The GAMSAT consists of three sections – Reasoning in Humanities and Social Sciences, Written Communication and Reasoning in Biological and Physical Sciences – and there are 4 and a half hours in total of ‘exam time’. The exam is said to be a ‘day exam’, as the start and end times may be flexible, therefore considering the exam to be 6 hours long at least is appropriate.
There is ‘reading time’ before each section to allow you some time to prepare and then allocated ‘writing time’ dedicated to completing the section. Below is a table from the official GAMSAT website showing the breakdown of timings and questions in each of the three test sections.
Briefly… each section is different and challenges the applicant in different aspects. Section I includes questions that test critical analysis, logic, and attention to detail for example. Section II contains two sections (A and B), both asking you to write a different essay, in slightly different styles. Finally, Section III tests scientific knowledge with questions relating to Biology, General and Organic Chemistry, Physics and Maths for Science.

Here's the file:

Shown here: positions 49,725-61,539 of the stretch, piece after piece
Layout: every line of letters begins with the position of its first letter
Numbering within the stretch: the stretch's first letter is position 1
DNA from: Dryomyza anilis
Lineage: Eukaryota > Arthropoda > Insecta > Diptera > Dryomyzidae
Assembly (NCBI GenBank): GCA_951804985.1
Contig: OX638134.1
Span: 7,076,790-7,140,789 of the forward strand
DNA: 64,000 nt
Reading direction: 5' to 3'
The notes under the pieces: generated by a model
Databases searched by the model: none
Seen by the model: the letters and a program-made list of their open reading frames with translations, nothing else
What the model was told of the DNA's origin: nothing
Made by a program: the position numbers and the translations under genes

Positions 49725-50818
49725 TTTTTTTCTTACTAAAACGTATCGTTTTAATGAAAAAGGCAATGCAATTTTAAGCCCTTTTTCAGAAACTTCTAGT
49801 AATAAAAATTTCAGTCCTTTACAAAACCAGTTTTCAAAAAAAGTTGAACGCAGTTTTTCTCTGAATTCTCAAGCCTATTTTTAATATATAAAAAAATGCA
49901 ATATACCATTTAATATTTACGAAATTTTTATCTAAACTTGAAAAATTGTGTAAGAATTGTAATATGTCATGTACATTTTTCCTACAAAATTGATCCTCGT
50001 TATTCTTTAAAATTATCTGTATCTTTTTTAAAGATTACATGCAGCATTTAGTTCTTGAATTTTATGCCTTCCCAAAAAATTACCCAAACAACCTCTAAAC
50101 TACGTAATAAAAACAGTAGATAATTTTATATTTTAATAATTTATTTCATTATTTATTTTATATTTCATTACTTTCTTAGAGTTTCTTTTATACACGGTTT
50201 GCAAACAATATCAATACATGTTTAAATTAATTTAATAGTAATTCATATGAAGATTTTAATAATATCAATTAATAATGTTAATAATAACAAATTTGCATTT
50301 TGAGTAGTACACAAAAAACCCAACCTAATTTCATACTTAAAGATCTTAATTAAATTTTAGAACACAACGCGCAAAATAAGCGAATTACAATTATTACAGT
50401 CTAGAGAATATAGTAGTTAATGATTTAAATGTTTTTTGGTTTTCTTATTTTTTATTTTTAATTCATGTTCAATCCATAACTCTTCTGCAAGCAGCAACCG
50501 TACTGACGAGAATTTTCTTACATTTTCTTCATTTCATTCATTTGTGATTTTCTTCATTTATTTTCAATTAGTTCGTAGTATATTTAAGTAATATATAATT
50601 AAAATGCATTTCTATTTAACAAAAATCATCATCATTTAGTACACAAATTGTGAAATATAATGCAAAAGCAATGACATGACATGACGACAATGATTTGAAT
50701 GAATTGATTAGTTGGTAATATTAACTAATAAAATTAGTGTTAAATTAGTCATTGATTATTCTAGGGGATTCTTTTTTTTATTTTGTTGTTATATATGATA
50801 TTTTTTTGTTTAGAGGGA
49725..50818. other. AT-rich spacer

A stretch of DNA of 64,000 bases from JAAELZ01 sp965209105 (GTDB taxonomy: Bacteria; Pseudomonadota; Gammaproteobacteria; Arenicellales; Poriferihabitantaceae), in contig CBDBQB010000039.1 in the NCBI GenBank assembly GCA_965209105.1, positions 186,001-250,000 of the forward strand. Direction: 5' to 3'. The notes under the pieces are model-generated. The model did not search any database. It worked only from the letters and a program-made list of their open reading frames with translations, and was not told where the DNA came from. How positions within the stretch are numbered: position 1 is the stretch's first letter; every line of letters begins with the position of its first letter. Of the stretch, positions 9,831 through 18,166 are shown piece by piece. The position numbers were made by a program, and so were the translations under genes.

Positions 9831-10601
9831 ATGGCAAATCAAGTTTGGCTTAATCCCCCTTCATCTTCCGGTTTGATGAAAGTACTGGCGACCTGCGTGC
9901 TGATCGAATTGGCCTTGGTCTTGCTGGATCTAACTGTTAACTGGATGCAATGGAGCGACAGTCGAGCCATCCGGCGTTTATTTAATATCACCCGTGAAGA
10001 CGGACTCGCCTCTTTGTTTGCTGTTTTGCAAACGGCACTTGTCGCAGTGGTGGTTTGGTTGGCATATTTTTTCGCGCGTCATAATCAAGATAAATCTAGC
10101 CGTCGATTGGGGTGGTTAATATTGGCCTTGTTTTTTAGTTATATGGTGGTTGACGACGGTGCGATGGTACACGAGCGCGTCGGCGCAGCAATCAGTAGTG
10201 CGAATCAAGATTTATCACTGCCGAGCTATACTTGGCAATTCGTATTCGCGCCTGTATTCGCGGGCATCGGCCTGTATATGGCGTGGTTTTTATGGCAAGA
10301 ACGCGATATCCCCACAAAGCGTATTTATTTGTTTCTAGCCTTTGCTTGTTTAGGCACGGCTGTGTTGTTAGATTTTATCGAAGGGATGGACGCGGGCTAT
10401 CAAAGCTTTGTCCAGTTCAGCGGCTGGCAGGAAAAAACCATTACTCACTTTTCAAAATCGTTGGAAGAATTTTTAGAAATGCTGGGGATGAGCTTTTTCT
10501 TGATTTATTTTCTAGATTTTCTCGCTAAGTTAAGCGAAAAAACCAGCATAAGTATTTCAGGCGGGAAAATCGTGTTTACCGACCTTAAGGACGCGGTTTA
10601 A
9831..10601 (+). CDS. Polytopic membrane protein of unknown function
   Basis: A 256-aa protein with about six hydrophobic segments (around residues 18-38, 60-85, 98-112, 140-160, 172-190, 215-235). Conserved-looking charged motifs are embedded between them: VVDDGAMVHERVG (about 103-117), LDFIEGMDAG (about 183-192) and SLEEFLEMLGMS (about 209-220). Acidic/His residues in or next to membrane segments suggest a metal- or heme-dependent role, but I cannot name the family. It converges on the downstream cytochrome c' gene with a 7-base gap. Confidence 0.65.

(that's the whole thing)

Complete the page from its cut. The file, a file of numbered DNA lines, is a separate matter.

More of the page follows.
Some general useful-to-know information with regards to sitting the GAMSAT. See also the table below from the official GAMSAT website which summarises this information and highlights specific dates for 2021 Medicine applicants.
The GAMSAT is available to sit twice a year, usually in March and September.
You can sit the GAMSAT at a selection of test sites in the UK. There is a greater range of cities in which to take the GAMSAT for September test-takers compared to March test-takers. The following link highlights the UK test centres offering GAMSAT sittings in March and September: https://gamsat.acer.org/register/test-centres.
You can register to sit your test via the official GAMSAT site https://gamsat.acer.org/. Make sure to confirm the registration dates and when they open each year; usually this is in November for September test-takers and the following May for September test-takers.